24 2-24 Histograms Frequency Histogram Relative Frequency Histogram

25 2-25 Some Common Distribution Shapes Skewed to the right: The right tail of the histogram is longer than the left tail Skewed to the left: The left tail of the histogram is longer than the right tail Symmetrical: The right and left tails of the histogram appear to be mirror images of each other

26 2-26 A Right-Skewed Distribution

27 2-27 A Left-Skewed Distribution

28 2-28 Frequency Polygons Plot a point above each class midpoint at a height equal to the frequency of the class Useful when comparing two or more distributions

29 2-29 A Percent Frequency Polygon of the Exam Scores

30 2-30 Cumulative Distributions Another way to summarize a distribution is to construct a cumulative distribution To do this, use the same number of classes, class lengths, and class boundaries used for the frequency distribution Rather than a count, we record the number of measurements that are less than the upper boundary of that class –In other words, a running total

31 2-31 Frequency, Cumulative Frequency, and Cumulative Relative Frequency Distribution ClassFrequency Cumulative Frequency Cumulative Relative Frequency Cumulative Percent Frequency 10 < 13333/65=0.04624.62% 13 < 16141717/65=0.261526.15% 16 < 1923400.615461.54% 19 < 2212520.800080.00% 22 < 258600.923192.31% 25 < 284640.984698.46% 28 < 311651.0000100.00%

32 2-32 Ogive Ogive: A graph of a cumulative distribution –Plot a point above each upper class boundary at height of cumulative frequency –Connect points with line segments –Can also be drawn using Cumulative relative frequencies Cumulative percent frequencies

33 2-33 A Percent Frequency Ogive of the Payment Times

34 2-34 Dot Plots On a number line, each data value is represented by a dot placed above the corresponding scale value

35 2-35 Stem-and-Leaf Display Purpose is to see the overall pattern of the data, by grouping the data into classes –the variation from class to class –the amount of data in each class –the distribution of the data within each class Best for small to moderately sized data distributions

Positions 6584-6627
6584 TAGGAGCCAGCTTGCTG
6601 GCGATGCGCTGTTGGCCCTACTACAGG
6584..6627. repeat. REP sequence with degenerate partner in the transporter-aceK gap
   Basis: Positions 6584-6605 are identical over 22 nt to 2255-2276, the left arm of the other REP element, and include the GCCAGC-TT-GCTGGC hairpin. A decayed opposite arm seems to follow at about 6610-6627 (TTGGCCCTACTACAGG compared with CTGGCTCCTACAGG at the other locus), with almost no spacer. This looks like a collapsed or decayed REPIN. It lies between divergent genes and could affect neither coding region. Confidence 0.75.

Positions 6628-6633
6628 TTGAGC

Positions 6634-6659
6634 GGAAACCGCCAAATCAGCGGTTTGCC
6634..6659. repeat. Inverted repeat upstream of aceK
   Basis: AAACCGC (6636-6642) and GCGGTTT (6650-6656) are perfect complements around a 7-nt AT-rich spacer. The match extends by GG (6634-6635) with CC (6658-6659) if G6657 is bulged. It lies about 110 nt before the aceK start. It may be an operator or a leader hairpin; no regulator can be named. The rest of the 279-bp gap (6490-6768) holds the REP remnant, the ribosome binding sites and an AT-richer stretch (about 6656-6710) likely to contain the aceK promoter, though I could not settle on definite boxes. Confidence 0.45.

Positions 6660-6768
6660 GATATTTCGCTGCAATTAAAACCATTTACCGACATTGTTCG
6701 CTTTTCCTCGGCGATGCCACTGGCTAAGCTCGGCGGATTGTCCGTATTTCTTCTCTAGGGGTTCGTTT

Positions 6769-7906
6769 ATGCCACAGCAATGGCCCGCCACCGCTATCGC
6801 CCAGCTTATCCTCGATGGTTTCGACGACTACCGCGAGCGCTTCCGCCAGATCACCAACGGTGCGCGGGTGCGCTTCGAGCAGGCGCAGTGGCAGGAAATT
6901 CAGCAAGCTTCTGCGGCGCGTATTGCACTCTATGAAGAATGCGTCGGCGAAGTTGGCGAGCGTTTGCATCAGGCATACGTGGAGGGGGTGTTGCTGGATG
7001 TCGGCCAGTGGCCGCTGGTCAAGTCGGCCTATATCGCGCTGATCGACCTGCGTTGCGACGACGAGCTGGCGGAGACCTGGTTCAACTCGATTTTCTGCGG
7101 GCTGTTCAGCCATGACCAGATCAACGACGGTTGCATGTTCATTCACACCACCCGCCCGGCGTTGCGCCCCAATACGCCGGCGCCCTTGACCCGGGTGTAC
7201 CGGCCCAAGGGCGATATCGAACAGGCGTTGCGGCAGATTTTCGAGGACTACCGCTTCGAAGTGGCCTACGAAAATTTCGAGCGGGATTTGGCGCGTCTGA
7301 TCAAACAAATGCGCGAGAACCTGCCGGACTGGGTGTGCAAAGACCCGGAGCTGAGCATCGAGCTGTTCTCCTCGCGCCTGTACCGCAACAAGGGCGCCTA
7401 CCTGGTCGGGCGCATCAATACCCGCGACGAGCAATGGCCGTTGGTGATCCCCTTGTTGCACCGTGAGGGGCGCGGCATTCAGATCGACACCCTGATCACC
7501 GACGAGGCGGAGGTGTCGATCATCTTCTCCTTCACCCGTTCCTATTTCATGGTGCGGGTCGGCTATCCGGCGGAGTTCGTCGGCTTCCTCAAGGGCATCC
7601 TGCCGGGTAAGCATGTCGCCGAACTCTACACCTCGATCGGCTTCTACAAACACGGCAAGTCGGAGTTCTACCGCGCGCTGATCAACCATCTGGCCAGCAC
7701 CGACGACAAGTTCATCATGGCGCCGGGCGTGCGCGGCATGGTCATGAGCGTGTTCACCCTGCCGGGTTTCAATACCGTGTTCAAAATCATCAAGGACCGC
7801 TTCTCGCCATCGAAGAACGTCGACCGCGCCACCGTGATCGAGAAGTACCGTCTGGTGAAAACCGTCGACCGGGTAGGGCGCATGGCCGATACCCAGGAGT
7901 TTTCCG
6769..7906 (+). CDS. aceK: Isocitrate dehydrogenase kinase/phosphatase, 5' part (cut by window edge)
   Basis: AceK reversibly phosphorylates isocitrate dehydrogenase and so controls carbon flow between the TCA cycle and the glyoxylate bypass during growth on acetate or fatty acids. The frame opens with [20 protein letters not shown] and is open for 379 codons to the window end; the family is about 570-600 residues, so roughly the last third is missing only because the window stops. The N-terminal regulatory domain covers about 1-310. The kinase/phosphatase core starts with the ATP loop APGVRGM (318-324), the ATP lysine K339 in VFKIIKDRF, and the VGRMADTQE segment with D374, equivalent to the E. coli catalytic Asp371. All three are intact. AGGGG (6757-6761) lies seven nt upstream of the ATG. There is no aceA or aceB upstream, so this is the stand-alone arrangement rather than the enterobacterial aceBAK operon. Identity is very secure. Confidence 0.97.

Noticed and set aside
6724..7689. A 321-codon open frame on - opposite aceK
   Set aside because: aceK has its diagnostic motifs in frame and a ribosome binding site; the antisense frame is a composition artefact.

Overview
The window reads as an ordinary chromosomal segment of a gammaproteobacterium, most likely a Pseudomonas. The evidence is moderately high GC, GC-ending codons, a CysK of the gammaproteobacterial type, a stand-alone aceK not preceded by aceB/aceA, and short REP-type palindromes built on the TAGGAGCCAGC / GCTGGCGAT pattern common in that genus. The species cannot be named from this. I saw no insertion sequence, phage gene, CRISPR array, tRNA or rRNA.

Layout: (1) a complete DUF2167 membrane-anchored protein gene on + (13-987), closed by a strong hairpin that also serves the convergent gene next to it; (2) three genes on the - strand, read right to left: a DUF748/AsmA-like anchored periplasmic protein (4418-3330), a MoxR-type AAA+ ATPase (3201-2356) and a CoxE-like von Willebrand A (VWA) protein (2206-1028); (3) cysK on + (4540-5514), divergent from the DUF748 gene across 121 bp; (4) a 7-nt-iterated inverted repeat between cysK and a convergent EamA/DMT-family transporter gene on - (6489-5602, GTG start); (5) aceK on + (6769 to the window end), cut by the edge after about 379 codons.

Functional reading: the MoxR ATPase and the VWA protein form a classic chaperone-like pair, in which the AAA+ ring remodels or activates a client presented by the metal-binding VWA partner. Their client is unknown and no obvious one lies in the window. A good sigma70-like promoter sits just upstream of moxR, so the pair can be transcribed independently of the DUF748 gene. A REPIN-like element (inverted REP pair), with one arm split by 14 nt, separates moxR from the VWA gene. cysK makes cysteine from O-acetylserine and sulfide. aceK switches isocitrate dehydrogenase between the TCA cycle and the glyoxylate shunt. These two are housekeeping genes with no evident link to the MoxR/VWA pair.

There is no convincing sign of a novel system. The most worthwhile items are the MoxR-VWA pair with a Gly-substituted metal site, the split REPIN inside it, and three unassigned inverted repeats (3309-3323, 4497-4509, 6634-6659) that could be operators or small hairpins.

36 2-36 Car Mileage Example Refer to the Car Mileage Case –Data in Table 2.14 The stem-and-leaf display: 29 8 30 13455677888 31 0012334444455667778899 32 01112334455778 33 03 33 + 0.3 = 33.3 29 + 0.8 = 29.8

37 2-37 Car Mileage: Results Looking at the stem-and-leaf display, the distribution appears almost “symmetrical” –The upper portion (29, 30, 31) is almost a mirror image of the lower portion of the display (31, 32, 33) Stems 31, 32*, 32, and 33* –But not exactly a mirror reflection

38 2-38 Constructing a Stem-and-Leaf Display There are no rules that dictate the number of stem values Can split the stems as needed

39 2-39 Split Stems from Car Mileage Example Starred classes (*) extend from 0.0 to 0.4 Unstarred classes extend from 0.5 to 09 29 8 30* 134 30 55677888 31* 00123344444 31 55667778899 32* 011123344 32 55778 33* 03

40 2-40 Crosstabulation Tables (Optional) Classifies data on two dimensions –Rows classify according to one dimension –Columns classify according to a second dimension Requires three variable 1.The row variable 2.The column variable 3.The variable counted in the cells

41 2-41 Bond Fund Satisfaction Survey Data in Table 2.16 Fund TypeHighMediumLowTotal Bond Fund1512330 Stock Fund244230 Tax Deferred Annuity 1241540 Total40 20100

42 2-42 More on Crosstabulation Tables Row totals provide a frequency distribution for the different fund types Column totals provide a frequency distribution for the different satisfaction levels Main purpose is to investigate possible relationships between variables

43 2-43 Percentages One way to investigate relationships is to compute row and column percentages –Compute row percentages by dividing each cell’s frequency by its row total and expressing as a percentage –Compute column percentages by dividing by the column total

44 2-44 Row Percentage for Each Fund Type Data in Table 2.16 Fund TypeHighMediumLowTotal Bond Fund50.0%40.0%10.0%100% Stock Fund80.0%13.3%6.7%100% Tax Deferred Annuity 2.5%60.0%37.5%100%

45 2-45 Types of Variables In the bond fund example, we crosstabulated two qualitative variables Can use a quantitative variable versus a qualitative variable or two quantitative variables With quantitative variables, often define categories

46 2-46 Scatter Plots (Optional) Used to study relationships between two variables Place one variable on the x-axis Place a second variable on the y-axis Place dot on pair coordinates

47 2-47 Types of Relationships Linear: A straight line relationship between the two variables Positive: When one variable goes up, the other variable goes up Negative: When one variable goes up, the other variable goes down No Linear Relationship: There is no coordinated linear movement between the two variables

48 2-48 A Scatter Plot Showing a Linear Relationship

49 2-49 Misleading Graphs and Charts: Scale Break Mean Salaries at a Major University, 2004 - 2007 Break the vertical scale to exaggerate effect

50 2-50 Misleading Graphs and Charts: Horizontal Scale Effects Mean Salary Increases at a Major University, 2004 - 2007 Compress vs. stretch the horizontal scales to exaggerate or minimize the effect